I do not spend a lot
of time thinking
by Ester Bloom
I do not spend a lot of time thinking
what would happen
if something happened to my mother.
She is practical and careful, eats to maintain
her 108 pounds, has lived in
Oklahoma and San Francisco,
was robbed once while she slept (at least the thief
couldn’t take her water bed), was kicked off
an Indian reservation for pissing off
a princess, had to lodge with nuns. She had dogs
but no health insurance: when she walked across town
to the hospital, holding the one hand split open like a melon
in the other, all they gave her was a paper towel.
A nicer hospital, later, offered a rabies shot. Never interrupt
a dog fight, she taught me. Okay.
Also, she was hit by a drunk driver
on the fourth of July. She survived.
So I never think, What if something happened to my mother?
But what if something did? The house would collapse
in on itself, for starters. The dog she rescued from Vermont
would lose the will to chew rawhide
off my father’s statues or bark maniacally
at the deserted street. He jumped out the window once
he would do it again. Event-like dinners would go uncooked,
unspooned out onto china. My father would lose his teeth
and never find them. The government,
where she landed eventually the way an astronaut
might (“oh …”) find herself in Nebraska, would fail.
My Monet project from 1991 would retroactively disintegrate and
I would flunk fourth grade.
I never spend a lot of time thinking
what would happen if something happened
to my father? Because things happen
to my father all the time: he has gout,
he had a heart attack, he is almost bald
but still has dandruff. He has a paunch, a fake
front tooth, and a bridge besides which once he found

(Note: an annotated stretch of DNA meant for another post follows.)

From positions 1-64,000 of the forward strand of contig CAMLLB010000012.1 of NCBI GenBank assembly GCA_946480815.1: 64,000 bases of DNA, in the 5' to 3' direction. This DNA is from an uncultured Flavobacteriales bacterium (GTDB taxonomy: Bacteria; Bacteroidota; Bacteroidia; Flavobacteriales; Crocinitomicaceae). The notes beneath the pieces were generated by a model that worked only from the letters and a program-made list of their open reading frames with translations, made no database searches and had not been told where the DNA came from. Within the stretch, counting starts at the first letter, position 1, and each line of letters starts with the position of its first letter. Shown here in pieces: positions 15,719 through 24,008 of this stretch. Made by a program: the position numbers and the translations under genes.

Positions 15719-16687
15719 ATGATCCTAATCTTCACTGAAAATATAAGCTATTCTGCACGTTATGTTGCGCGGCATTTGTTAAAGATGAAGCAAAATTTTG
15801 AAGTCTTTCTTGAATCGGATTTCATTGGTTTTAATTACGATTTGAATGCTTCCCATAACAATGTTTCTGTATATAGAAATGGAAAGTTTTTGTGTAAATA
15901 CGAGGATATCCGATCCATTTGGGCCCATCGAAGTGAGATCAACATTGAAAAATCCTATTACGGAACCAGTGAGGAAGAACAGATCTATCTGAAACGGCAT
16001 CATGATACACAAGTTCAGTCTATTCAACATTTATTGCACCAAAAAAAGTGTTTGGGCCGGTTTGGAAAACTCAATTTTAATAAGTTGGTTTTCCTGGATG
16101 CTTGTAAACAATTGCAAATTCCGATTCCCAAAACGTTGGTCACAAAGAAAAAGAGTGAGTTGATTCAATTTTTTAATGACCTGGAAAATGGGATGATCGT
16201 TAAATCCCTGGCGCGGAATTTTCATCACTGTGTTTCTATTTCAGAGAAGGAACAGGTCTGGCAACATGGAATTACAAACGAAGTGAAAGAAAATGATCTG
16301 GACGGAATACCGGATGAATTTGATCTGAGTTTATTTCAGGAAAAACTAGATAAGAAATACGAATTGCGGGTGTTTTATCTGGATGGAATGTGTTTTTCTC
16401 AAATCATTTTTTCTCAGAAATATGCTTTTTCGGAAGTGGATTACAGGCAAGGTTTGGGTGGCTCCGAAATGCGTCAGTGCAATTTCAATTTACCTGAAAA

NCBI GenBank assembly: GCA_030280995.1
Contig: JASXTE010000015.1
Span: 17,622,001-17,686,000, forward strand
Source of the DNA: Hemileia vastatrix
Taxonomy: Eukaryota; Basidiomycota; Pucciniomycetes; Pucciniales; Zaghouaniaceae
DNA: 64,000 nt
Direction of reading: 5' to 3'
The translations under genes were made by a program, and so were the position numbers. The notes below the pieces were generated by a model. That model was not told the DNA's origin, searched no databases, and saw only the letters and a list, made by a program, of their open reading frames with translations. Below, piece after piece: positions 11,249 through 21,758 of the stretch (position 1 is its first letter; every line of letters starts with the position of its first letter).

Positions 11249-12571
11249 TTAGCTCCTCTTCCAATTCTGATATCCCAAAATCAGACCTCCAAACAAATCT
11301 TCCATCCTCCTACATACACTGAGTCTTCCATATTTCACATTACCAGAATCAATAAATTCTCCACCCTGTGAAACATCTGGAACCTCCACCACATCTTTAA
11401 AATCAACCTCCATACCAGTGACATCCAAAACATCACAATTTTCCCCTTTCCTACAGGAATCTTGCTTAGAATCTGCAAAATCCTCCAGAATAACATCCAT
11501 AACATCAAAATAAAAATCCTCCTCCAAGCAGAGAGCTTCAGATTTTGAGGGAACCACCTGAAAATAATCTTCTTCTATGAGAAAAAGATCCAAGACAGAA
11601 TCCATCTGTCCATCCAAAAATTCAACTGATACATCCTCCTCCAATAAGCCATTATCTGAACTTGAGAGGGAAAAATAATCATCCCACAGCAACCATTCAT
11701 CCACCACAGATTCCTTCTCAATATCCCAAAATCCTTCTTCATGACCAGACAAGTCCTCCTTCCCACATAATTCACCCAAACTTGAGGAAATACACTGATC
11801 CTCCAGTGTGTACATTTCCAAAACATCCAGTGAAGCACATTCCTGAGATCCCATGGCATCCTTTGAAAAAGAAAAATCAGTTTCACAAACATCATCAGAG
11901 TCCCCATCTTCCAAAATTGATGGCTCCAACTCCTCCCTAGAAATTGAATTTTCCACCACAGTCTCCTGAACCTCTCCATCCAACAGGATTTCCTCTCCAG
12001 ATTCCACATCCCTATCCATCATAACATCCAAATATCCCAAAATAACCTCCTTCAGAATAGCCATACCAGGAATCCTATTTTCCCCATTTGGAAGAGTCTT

in his pocket next to a peach pit. His father died
his mother died his sister died his uncle
died, the one with the hummingbirds; his two aunts died
without ever making it over 5 feet tall; his brother is a hunchback
who never married. When Reagan was elected he had to quit
the job he loved and he has had to suffer
through Republicans intermittently since. He says, “Never marry a short
woman,” but he did. So I do not spend a lot of time thinking,
What would happen if something happened
to my father? Something happens to my father every morning
before breakfast: he reads two newspapers and never finds his name.
by Ester Bloom
I will be a stout and blissful seventy,
with a stomach like a cushion
for my breasts, sturdy legs to walk me
round the zoo,
with a dotted hand on a
doting man for support. He
will make me laugh across tables
in posh restaurants, accompany me
to cinemas, introduce me
to mountains, watch with me retreating snow
reveal mirrors, and listen to birds
dislodging shards of song from their throats.
Maybe, by the time I’m old,
science will have found a way
for women to give birth
so I can have some: company
and audience: we’ll eat packaged cookies
together and I’ll tell stories
to their mesmer-eyes
like of my affair with the president
who had me write on him
with fountain pens and had to explain
to the premier of Cameroon
why “fleetingly fascinating”
circled his wrist. Perhaps
my grandchildren, inspired,
will inscribe each other
and display themselves. As they’ll have
no mother to chide them to wash,
perhaps the ink
will never come off.
New Yorker Ester Bloom is a recipient of the Lois Morrell Prize for
Poetry. Some of her poems have previously appeared in Conte: A
Journal of Narrative Poetry, Words Dance, and Poet Lore. She
recently took time off from the entertainment industry to write a novel
about the entertainment industry, and she continues to blog happily
away at http://babblebook.blogspot.com.
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Apple Valley Review:
A Journal of Contemporary
Volume 1, Number 2
Copyright © 2006
by Leah Browning, Editor.
All future rights to material
published in the Apple
Valley Review are retained
by the individual authors